Spoiler alert: we are nearly two years into life under the COVID-19 pandemic. Remember when schools were going to close for two weeks while things got under control? Me too. Now that we’re here let’s take an updated look at the pandemic recovery for businesses.
Has your business seen a lot of change over the past two years? For better or worse, most companies have had to make some sort of pivot. If you’d like help with your bookkeeping needs, reach out to the Fisher Bookkeeping team. We offer comprehensive services, including Profit First coaching and an outsourced CFO.
Our main office in Portland, OR, works with our satellite teams outside Lexington and Chicago to serve companies around the country. Connect with us to see how we can help your business grow and thrive.
Regardless of what type or size of a business you have, the COVID pandemic has undoubtedly impacted you. Some companies saw tremendous growth, while others are still barely hanging on during this time.
Here are a few recent stats that highlight some of the overall economic impacts on businesses in the US:
So, are we still pivoting? Shifting? Adjusting? Pick your favorite term for whatever we’ve been doing the past two years. The short answer is yes. We are still pivoting in some manner, especially with the recent arrival of the Omicron variant.
Truthfully, we probably will be in some state of shift for a long time. It’s unlikely that the face of commerce will ever look the way it did before March 2020.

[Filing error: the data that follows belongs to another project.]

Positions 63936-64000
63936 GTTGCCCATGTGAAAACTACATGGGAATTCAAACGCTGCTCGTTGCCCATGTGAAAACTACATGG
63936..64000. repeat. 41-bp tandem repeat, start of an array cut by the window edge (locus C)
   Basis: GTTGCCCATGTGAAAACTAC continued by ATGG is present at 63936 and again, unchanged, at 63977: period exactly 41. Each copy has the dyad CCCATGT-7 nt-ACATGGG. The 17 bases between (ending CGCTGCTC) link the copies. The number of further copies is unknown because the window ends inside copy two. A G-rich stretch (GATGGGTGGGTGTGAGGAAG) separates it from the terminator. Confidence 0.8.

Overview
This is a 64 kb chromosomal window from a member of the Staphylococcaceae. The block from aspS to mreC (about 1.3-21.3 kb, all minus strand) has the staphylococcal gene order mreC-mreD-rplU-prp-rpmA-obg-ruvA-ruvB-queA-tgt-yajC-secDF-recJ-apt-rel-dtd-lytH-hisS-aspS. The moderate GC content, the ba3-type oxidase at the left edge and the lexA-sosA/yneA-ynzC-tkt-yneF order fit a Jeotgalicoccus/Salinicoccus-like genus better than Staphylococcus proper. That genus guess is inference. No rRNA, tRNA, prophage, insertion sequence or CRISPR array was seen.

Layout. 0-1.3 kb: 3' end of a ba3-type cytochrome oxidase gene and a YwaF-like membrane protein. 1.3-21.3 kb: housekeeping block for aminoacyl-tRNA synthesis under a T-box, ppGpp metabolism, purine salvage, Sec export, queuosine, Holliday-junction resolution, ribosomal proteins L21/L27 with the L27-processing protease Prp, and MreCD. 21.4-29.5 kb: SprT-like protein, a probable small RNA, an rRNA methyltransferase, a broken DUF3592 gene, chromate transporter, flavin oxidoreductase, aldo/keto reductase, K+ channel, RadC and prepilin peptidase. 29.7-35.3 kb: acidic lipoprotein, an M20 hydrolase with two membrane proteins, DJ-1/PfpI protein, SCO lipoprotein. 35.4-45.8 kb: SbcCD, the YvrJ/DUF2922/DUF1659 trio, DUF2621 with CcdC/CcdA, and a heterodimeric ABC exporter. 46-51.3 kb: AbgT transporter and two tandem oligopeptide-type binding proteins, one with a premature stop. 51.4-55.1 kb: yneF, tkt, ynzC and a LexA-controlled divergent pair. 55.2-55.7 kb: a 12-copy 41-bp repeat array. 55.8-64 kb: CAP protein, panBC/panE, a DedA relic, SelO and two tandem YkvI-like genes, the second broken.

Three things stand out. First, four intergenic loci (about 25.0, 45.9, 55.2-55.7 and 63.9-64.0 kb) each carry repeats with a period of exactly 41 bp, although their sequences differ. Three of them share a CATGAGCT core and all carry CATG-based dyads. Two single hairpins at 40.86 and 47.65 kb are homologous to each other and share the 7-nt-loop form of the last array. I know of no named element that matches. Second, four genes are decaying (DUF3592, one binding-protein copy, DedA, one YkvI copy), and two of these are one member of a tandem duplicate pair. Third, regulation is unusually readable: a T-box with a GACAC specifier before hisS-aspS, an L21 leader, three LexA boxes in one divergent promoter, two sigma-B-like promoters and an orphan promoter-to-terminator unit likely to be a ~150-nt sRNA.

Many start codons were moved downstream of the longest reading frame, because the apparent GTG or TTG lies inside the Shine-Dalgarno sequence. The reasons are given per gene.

With that in mind, here are some of the ups and downs that businesses are currently facing.
As different parts of the country have gone through various stages of lockdown and reopening, business owners have felt like each day is a new roller coaster. Budgets often flew out the window and required total overhauls with each new “normal” that arrived.
Added into the mix are grants, emergency loans, PPP funds, rent moratoriums, and more. These ups and downs have made it challenging for entrepreneurs to plan when they are often simply trying to make it through the month.
The Takeaway: Work closely with your bookkeeper to determine the best way to streamline your budget as the pandemic continues. They can help you find unnecessary expenses, capitalize on income streams, and accurately account for any loans or grants you receive.
Americans quit their jobs in droves in 2021. September alone saw more than four million workers leave their employers, accelerating the so-called Great Resignation or Great Attrition. There are many reasons for this, but one of the big drivers seems to be safety concerns. Frontline workers account for a significant portion of those voluntarily leaving their jobs.
Another factor is the long-term effects for those who contracted COVID-19. Even after recovering, the lingering health impact is significant, causing many people to leave their jobs.
Another crucial consideration in this mass exodus is that many workers became fed up with working in so-so conditions for poor pay. They had time to reevaluate their needs and priorities, and many chose not to return to environments they had tolerated before the pandemic.